Keswick, October 12 . 1808
My dear Friend.
You have, I hope, before this received the ‘Chronicle of the Cid,’ and the new edition of the ‘Letters,’ both which Longman was instructed to send to Tavistock Street.  On the latter work I laboured just eight days, from morning till night; unluckily it was thought expedient to hurry it through two presses at once, with all possible expedition; time, therefore, was not allowed for the proof sheets to travel here, and I anticipate many vexatious blunders of the printer, which will stare me in the face on cutting the leaves. The booksellers would have republished this book three years ago if I had wished it. People asked me about it; the subject excited curiosity just at this time. To destroy the 1250 copies which were abroad was impossible, for alas! Nescit vox missa reverti;  the best way therefore, which could be done was to reprint it in such a form that I should have less reason to feel ashamed of its contents. So by plentiful erasures, and a good deal of pertinent matter of fact, which my favourite studies enabled me easily to lay hand on, I have made the book more respectable than it was.
I need not tell you what my feelings were respecting Sir Hew Dalrymple’s convention.  Since the execution of the Brissotines,  no public event ever distressed me so deeply. I could not sleep the whole night after the news reached me; the whole business indicates such a total want of all honourable and generous feeling on the part of our commander that it sickens me to think of it. Thank God, the nation has redeemed itself, as far as words can redeem it. What the Government will do remains to be seen; what they ought to have done they have not done. Had I been minister I would have followed the Roman example in such cases – annulled the treaty, and delivered up the generals who signed it to the French, with ropes round their necks. It is nonsense to say that we were bound by the treaty, as if any claims which the French could derive from the act and deed of a fool or a coward could be paramount to those of such allies as the Spaniards, and such a cause as they are engaged in. Surely we have men in England who would have humbled the French when they had beaten them, and made Junot sign his capitulation in his own infamous name; not by a title which is not, and cannot be his, if we have any grounds for going against him.
There will be bloody work in Spain, but I have no fears for the result. Meantime, will this present deliverance of Portugal enable you to recover some part of your lost property?
Winter is come upon us here prematurely – at least six weeks before its usual time. My grasshopper season is at an end, and fire and candle evenings bring with them regular employments, which there is now nothing to disturb. When Longman will be for putting my first volume  to the press I know not; in all probability his next letter will say the sooner the better. It will finish with the Dutch treaty after the Acclamation.  I wish the ‘History of Portugal’ had preceded this work upon Brazil; for I am sure common readers will blame me for the want of interest in great part of the events which are related.  Thinking minds will judge differently. I have begun this branch of my history with a sort of exordium, in which the nature and character are explained; this will, perhaps, be ridiculed now, but I think it will be approved hereafter.
The last news from my publishers was that the edition of ‘Thalaba’  had at last reached the end of its slow seven years’ sale; that its later movement had been rather of accelerated pace, and that they recommended reprinting it with as little delay as possible.  The property now reverts to me, and as the sale certainly will not slacken, I may, in the course of a second seven years, look for another 115l. from this source. Slow and sure, but it is satisfactory to see the fruit trees of one’s own planting beginning to bear, however slender the first crop. The most apparent alteration will be in the manner of printing. It went through the press while I was last in Portugal, and I never saw a proof sheet of it. There is an unpleasant effect by the manner of placing the notes; for many pages have only a line of text, and so the eye runs faster than the fingers can turn them over. I shall now place the notes at the end of each book.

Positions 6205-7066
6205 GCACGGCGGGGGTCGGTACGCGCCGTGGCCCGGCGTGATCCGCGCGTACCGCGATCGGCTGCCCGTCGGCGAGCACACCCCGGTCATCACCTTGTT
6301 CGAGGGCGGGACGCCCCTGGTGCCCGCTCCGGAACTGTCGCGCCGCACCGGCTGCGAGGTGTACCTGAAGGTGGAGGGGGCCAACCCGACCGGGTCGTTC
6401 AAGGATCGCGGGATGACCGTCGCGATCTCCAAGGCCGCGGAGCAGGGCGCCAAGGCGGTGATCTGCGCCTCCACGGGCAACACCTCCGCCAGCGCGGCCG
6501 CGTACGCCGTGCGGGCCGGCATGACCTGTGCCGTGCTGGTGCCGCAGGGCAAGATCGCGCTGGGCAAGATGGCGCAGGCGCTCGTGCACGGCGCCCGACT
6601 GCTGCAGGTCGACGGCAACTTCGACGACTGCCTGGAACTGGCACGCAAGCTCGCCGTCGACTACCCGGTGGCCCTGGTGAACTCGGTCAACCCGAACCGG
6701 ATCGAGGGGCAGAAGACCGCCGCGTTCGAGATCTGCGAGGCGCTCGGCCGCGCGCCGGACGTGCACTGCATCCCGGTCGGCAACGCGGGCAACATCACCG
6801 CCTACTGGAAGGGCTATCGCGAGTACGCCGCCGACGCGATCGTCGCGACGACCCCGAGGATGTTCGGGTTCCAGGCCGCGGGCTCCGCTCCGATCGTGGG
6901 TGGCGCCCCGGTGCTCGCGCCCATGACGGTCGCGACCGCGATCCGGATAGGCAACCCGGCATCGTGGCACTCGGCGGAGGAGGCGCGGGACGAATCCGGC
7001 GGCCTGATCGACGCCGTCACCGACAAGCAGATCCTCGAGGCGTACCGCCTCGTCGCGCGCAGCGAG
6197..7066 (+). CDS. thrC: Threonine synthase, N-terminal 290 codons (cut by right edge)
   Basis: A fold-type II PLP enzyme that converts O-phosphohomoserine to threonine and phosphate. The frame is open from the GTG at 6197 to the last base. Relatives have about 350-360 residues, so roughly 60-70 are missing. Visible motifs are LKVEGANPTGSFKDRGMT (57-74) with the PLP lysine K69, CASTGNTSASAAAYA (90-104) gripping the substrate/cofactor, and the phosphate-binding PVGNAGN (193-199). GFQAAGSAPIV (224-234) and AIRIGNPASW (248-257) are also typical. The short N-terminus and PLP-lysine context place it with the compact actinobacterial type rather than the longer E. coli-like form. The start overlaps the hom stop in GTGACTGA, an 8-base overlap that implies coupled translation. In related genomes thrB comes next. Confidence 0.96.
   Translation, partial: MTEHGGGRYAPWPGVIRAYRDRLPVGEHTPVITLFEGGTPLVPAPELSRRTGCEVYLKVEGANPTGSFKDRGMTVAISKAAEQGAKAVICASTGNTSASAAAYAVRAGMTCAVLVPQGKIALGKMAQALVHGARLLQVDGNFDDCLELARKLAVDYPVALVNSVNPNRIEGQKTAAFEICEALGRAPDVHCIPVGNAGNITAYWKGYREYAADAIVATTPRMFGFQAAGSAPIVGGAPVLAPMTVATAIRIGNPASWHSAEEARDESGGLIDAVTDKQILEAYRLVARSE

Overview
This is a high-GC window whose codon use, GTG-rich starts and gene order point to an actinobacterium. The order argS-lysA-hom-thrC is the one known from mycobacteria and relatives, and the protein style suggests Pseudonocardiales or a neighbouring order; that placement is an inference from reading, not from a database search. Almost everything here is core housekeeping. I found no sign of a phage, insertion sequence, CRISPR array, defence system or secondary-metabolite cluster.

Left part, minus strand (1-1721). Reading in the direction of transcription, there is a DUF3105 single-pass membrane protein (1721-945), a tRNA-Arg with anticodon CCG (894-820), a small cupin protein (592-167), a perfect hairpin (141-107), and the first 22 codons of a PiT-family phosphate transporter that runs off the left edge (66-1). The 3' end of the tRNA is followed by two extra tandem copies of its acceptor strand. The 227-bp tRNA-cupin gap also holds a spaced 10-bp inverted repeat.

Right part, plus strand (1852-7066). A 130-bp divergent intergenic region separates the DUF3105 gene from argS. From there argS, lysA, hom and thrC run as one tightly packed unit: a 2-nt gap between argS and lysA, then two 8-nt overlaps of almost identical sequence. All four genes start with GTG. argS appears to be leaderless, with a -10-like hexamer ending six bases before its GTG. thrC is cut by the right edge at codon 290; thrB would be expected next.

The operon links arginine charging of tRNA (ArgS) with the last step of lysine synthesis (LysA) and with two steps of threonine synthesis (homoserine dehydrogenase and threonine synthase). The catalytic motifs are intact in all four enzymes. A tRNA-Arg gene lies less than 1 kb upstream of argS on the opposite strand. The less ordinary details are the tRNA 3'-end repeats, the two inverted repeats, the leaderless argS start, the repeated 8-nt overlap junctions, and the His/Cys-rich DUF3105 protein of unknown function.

I am getting on with my new ‘Letters’,  and have the comfort of finding at hand almost all the information with which books can supply me. We go on well. Herbert grows stout, and Edith looks like a great girl beside the two younger ones. Of Harry I have not heard for some time, but I conclude he has not much employment, because the papers do not speak of any remarkable mortality at Durham. Tom has no chance of any practice in his line: the maritime war is at end as to what Irishmen call ‘de fun of de ting’, and with that said fun has gone all his chance of preferment.
Remember me very kindly to Mrs. May, and believe me
Yours very affectionately,
 Southey’s Chronicle of the Cid (1808) and the expanded edition of his Letters Written During a Short Residence in Spain and Portugal (1797, 1798) published in 2 volumes as Letters Written During a Journey in Spain, and a Short Residence in Portugal (1808). BACK
 Southey’s exasperation was caused by the Convention of Cintra, signed on 30 August, whereby the French army commanded by Jean-Andoche Junot (1771–1813) and defeated by Anglo-Portuguese forces under Sir Arthur Wellesley (later the 1st Duke of Wellington) at Vimeiro on 21 August, was allowed to retreat intact, with its weapons, from Portugal. Wellesley, who did not sign the Convention, had been superseded in command by two veteran generals, just arrived in Iberia, who were content to make peace: Sir Harry Burrard (1755–1813; DNB) and Sir Hew Dalrymple. Public outcry led to an inquiry, after which Burrard and Dalrymple never again took command. BACK